Focus on Private Sector: New tech shouldn’t mean no jobs
Maha Rafi Atal
New research on southern Africa warns automation is producing mass joblessness
It urges dropping full employment as a goal, and topping up incomes with cash
But there are other ways that automated business can support local livelihoods
The sources of this are twofold: demographic changes are increasing the number of working-age people in developing countries, while technological advancements that enable automation are shrinking the employment footprint of many sectors.
The first trend is well-documented, the latter poorly understood.  Many see industrial automation as a problem of de-industrialising rich countries, where labour shed by a shrinking manufacturing sector is eventually transferred to service industries. But in southern Africa automation is emerging as part of industrialisation, keeping workers from entering the labour force to begin with.
The region’s main employment sectors are agriculture, which is automating slowly, and mining, which is automating rapidly. [3, 4] These sectors are not absorbing new generations of workers, while also cutting jobs for older workers. I have interviewed mining executives who see this not as a temporary crisis, but as an industry goal: to employ fewer skilled people by automating the extraction process.
Ferguson’s remedy is to abandon full employment as a development goal. Instead of trying to get everyone into work so they can support themselves, he argues we should adopt a ‘politics of distribution’ to guarantee minimum incomes irrespective of employment status.
Many southern African countries have adopted cash payments and basic income programmes along these lines — more than 30 per cent of South Africa's population receive such payments — and Ferguson cites research showing these programmes are an effective anti-poverty tool.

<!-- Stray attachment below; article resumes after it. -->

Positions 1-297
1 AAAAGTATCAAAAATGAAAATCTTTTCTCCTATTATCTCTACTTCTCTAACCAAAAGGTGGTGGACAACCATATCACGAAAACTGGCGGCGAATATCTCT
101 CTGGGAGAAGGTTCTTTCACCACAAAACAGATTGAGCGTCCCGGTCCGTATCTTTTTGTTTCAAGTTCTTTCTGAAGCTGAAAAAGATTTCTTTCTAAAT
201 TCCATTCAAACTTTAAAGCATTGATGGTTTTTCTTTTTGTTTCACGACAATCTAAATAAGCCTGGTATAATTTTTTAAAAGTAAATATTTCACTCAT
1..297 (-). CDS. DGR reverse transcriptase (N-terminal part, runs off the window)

But the implications of this vision are troubling. Ferguson conceives an economy where companies are more profitable than ever and employ some people some of the time, yet play no essential function in society. While this might be a long-overdue break from private sector-led development in which governments are too eager to do corporations' bidding, the prospect of profitable, powerful companies extraneous to local development and unmoored from social obligations is equally scary.
If Ferguson is right, and we are a headed to a future where multinationals provide fewer and fewer jobs, we must ask: what role should businesses play?
I envisage three possible roles. First, somebody has to make the machines. While most of the heavy machinery used by agribusiness and mining is made in Europe and North America, major companies could make efforts to support local suppliers in the developing countries where they are laying off workers.
In the short-term, this might mean purchasing smaller or simpler parts from local manufacturers. Long-term, companies might take steps to invest in engineering education, or lend start-up capital to African manufacturers of larger machines. They might also use their leverage with Western machine manufacturers to encourage the establishment of African plants.
Second, as Ferguson documents, the unemployed of southern Africa aren't wholly without income. Many are engaged in the informal economy, earning limited or erratic income that government payments are meant to supplement. Businesses could support these would-be entrepreneurs with training or credit access.
But even with such schemes, big industry will never plug the labour gaps created by automation. Indeed, Ferguson's radical vision of a low-labour future offer an explanation for the dramatic rise of 'corporate social responsibility' efforts in southern Africa and beyond. Perhaps businesses see these as one way to secure social legitimacy in environments where they are no longer creating jobs.
Ferguson argues that employment dynamics in these societies are harbingers of where others might be headed, rich as well as poor. Given that scholars have raised concerns about automation in service-oriented developed economies — warning the computerisation of sectors like finance, media and retail threatens employment here too — we would all do well to consider the implications of the southern African experience. 
Maha Rafi Atal is a PhD candidate at the University of Cambridge, where she is researching the political effects of multinational firms acting as public service providers in the developing world. She was previously a journalist, including at Forbes, where she covered the intersection of business, development and international affairs. You can contact Maha on [email protected] or follow her on Twitter: @MahaRafiAtal